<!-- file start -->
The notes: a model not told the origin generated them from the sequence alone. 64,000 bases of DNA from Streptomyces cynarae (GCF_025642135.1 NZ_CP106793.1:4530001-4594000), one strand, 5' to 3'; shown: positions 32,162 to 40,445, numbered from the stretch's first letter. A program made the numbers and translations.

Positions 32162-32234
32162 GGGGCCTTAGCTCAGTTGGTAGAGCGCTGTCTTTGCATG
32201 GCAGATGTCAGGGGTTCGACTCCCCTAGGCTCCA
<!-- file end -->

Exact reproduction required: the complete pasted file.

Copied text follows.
The notes: a model not told the origin generated them from the sequence alone. 64,000 bases of DNA from Streptomyces cynarae (GCF_025642135.1 NZ_CP106793.1:4530001-4594000), one strand, 5' to 3'; shown: positions 32,162 to 40,445, numbered from the stretch's first letter. A program made the numbers and translations.

Positions 32162-32234
32162 GGGGCCTTAGCTCAGTTGGTAGAGCGCTGTCTTTGCATG
32201 GCAGATGTCAGGGGTTCGACTCCCCTAGGCTCCA